Mechanisms of Memory, 2nd Edition

Mechanisms of Memory, 2nd Edition,J. David Sweatt,ISBN9780123749512


Academic Press




A graduate text reference, this book provides a unique overview of the cellular and molecular mechanisms involved in learning and memory.

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Key Features

  • More than 25% new content, particularly expanding the scope to include new findings in translational research.
  • Unique in its depth of coverage of molecular and cellular mechanisms
  • Extensive cross-referencing to Comprehensive Learning and Memory
  • Discusses clinically relevant memory disorders in the context of modern molecular research and includes numerous practical examples


This fully revised 2e provides the only unified synthesis of available information concerning the mechanisms of higher-order memory formation. It spans the range from learning theory, to human and animal behavioral learning models, to cellular physiology and biochemistry. It is unique in its incorporation of chapters on memory disorders, tying in these clinically important syndromes with the basic science of synaptic plasticity and memory mechanisms. It also covers cutting-edge approaches such as the use of genetically engineered animals in studies of memory and memory diseases. Written in an engaging and easily readable style and extensively illustrated with many new, full-color figures to help explain key concepts, this book demystifies the complexities of memory and deepens the reader’s understanding.


Senior undergraduates and graduate students studying memory, as well as those interested in the medical professions and in translational aspects of basic memory research.

J. David Sweatt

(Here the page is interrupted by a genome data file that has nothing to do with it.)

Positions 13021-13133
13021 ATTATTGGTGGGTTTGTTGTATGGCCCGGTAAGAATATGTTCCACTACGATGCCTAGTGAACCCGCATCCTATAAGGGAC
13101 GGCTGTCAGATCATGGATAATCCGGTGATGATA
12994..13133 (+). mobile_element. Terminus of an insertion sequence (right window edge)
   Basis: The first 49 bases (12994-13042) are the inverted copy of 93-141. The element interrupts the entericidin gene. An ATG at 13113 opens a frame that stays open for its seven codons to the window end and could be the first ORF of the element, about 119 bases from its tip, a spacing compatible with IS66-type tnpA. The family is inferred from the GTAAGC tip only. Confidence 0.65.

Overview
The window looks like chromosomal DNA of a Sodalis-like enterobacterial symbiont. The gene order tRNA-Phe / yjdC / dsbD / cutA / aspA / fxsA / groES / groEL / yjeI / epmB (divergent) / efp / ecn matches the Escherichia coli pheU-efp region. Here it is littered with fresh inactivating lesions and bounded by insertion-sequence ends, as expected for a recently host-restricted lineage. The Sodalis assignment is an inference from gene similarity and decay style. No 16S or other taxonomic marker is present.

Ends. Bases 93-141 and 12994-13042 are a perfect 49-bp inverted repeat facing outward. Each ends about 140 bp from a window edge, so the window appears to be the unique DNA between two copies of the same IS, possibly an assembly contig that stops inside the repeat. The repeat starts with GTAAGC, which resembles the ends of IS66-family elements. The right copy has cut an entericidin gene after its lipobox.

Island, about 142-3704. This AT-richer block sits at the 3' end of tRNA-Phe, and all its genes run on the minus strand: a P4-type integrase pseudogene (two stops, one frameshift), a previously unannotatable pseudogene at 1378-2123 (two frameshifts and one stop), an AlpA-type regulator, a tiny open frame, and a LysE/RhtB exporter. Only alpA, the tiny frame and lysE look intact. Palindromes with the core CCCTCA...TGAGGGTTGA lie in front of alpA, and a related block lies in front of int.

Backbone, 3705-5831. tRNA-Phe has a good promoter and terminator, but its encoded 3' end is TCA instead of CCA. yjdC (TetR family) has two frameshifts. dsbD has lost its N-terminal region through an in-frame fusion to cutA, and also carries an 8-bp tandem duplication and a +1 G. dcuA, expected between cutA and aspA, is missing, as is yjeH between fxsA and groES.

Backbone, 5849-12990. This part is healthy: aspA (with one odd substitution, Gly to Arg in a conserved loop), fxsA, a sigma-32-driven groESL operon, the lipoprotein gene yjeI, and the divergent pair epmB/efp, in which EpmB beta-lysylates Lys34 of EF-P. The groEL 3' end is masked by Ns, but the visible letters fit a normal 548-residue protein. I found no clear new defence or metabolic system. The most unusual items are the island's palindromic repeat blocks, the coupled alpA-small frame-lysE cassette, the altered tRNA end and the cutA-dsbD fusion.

David Sweatt obtained his B.S. in Chemistry from the University of South Alabama before attending Vanderbilt University, where he was awarded a Ph.D. for studies of intracellular signaling mechanisms. He then did a post-doctoral Fellowship at the Columbia University Center for Neurobiology and Behavior, working on memory mechanisms in the laboratory of Nobel laureate Eric Kandel. From 1989 to 2006 he was a member of the Neuroscience faculty at Baylor College of Medicine in Houston, Texas, rising through the ranks there to Professor and Director of the Neuroscience Ph.D. program. Dr. Sweatt’s laboratory studies biochemical mechanisms of learning and memory. In addition, his research program also investigates mechanisms of learning and memory disorders, such as mental retardation and aging-related memory dysfunction. He is currently the Evelyn F. McKnight endowed Chairman of the Department of Neurobiology at UAB Medical School, and the Director of the Evelyn F. McKnight Brain Institute at the University of Alabama in Birmingham. He also is a Professor the Departments of Cell Biology, Genetics, and Psychology at UAB. Dr. Sweatt has won numerous awards and honors, including an Ellison Medical Foundation Senior Scholar Award, and election as a Fellow of the American Association for the Advancement of Science. This year he won (along with Michael Meaney and Catherine Dulac) the Ipsen Foundation International Prize in Neural Plasticity, one of the most prestigious awards in his scientific field. From 1998 until 2002 he attended drawing and painting classes at the Glassell School of Art of the Museum of Fine Arts, Houston. As an artist he explores the use of painting as a medium for expressing topics of interest in contemporary biomedical research. In 2009 he published a textbook, Mechanisms of Memory, which is illustrated with original paintings and describes current models for the molecular and cellular basis of memory formation.